Pros and cons HDPE-Cast Iron Water supply
- long service life, especially HDPE 100
- corrosion resistant
- fewer welded joints which are a potential source of leaks
- relative flexibility, so less cutting in urban areas
- high sensitivity to certain chlorinated treatments
- sensitive to temperature variations, making connections to existing networks critical if these are fragile
- permeable to hydrocarbons (problem can be solved with suitable HDPE and KIWA liners)
- limited leak detection because the material does not propagate sound well; the only solution is to install hydrophones
- risk of out-of-roundness if the backfill around the pipe is poorly compacted
- undetectable with conventional geo-detection tools (disadvantage can be overcome by adding utility markers)
- high mechanical strength
- proven material
- good sound transmission for leak detection
- fairly good detection with conventional geo-detection tools even if the signal decreases at each joint
- sensitive to corrosion
- sensitive to shocks during installation
- weight quickly increases with increase in diameter
- installation of joints every 19.5 feet, multiplying potential source of leaks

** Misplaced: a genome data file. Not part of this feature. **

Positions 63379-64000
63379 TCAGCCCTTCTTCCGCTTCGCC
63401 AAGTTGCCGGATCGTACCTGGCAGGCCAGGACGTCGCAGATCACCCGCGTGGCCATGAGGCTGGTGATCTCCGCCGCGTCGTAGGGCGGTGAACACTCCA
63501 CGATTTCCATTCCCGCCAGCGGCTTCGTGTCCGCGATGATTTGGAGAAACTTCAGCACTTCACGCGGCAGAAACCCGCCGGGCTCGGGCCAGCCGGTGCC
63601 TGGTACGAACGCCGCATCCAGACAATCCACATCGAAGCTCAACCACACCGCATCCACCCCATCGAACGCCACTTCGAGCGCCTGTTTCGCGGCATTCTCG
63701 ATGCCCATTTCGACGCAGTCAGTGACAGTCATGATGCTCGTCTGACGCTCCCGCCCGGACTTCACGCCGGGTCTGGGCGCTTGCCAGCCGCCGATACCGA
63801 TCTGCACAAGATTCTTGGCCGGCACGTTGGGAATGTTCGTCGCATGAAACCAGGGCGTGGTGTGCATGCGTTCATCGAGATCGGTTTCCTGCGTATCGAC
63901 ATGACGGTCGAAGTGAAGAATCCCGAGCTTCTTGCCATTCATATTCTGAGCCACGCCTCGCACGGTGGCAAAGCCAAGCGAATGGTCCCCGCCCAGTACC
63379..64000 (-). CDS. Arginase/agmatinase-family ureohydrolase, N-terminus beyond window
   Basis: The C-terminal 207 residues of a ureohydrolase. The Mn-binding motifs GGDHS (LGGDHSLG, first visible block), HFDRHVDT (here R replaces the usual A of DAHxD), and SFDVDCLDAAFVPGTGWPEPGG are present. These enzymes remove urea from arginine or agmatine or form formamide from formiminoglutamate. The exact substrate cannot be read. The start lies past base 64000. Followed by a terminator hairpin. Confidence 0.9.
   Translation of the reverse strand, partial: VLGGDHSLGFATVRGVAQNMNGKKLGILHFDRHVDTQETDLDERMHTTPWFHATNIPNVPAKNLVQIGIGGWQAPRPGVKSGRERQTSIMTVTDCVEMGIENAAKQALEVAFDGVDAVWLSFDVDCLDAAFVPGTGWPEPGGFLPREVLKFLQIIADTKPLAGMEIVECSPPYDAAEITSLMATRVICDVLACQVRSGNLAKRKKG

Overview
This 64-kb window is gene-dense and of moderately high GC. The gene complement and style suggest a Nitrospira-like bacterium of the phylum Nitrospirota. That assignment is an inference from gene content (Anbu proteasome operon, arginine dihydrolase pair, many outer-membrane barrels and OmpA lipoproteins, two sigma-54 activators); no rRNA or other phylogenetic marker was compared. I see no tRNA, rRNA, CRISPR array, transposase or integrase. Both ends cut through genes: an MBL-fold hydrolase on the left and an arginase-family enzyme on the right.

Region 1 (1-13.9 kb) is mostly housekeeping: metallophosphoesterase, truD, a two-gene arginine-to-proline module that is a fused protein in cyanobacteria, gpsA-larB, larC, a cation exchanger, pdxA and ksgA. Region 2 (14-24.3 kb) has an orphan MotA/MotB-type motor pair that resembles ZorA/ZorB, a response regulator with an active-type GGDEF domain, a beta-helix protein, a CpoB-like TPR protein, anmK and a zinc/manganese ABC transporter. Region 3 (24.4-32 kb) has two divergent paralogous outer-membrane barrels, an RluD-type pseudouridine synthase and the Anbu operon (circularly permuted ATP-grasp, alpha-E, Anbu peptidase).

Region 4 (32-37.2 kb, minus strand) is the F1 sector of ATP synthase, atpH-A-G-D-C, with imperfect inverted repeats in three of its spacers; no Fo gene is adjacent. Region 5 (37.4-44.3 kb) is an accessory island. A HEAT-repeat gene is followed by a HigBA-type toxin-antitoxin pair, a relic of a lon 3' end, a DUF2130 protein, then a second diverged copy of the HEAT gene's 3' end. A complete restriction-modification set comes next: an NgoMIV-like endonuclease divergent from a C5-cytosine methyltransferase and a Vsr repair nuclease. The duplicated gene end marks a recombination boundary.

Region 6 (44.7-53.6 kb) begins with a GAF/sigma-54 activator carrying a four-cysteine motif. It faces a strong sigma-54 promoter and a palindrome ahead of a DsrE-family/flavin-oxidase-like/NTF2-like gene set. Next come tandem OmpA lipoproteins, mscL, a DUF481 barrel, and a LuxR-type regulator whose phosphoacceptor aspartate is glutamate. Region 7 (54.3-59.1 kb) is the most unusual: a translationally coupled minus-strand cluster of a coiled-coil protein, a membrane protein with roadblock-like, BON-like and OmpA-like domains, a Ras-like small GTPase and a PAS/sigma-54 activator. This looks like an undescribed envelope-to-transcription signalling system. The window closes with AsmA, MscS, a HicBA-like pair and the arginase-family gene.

I would also say that not all cast iron and HDPE is created equal. For cast iron, an outer anti-corrosion layer is essential. Some manufacturers use a zinc/aluminum alloy on the pipe while others use zinc and aluminum but not an alloy, which is a game changer. The alloy is preferable.
As for the HDPE it should be rated 100; this guarantees the use of virgin resins, which in turn ensures longevity.
The price difference between the two materials becomes almost zero the closer you get to DN 150, below which HDPE is cheaper.
Beyond the question of materials, the most critical point concerns the installation. It is important to ensure that it is carried out according to accepted standards.
For PE, in particular, welded joints require special installation conditions that are not always respected in the field (cooling time, exposure of the pipes to the sun before installation, scraping of the pipes not performed before insertion into the sleeve etc.).
For cast iron, watch out for roughly joined spigots and sockets, overly tightened flanges, inadequate locking, careless handling of pipes, etc., which can later give rise to defects that won’t necessarily be visible during pressure tests but will result in premature leaks.
The working habits and experience with the material on the part of the different installers is a key factor in ensuring the best possible lifespan for any infrastructure.
A good pipe laid under poor conditions by people who don’t abide by professional standards will result in poor performance. When considering the costs, be sure to take these points into account.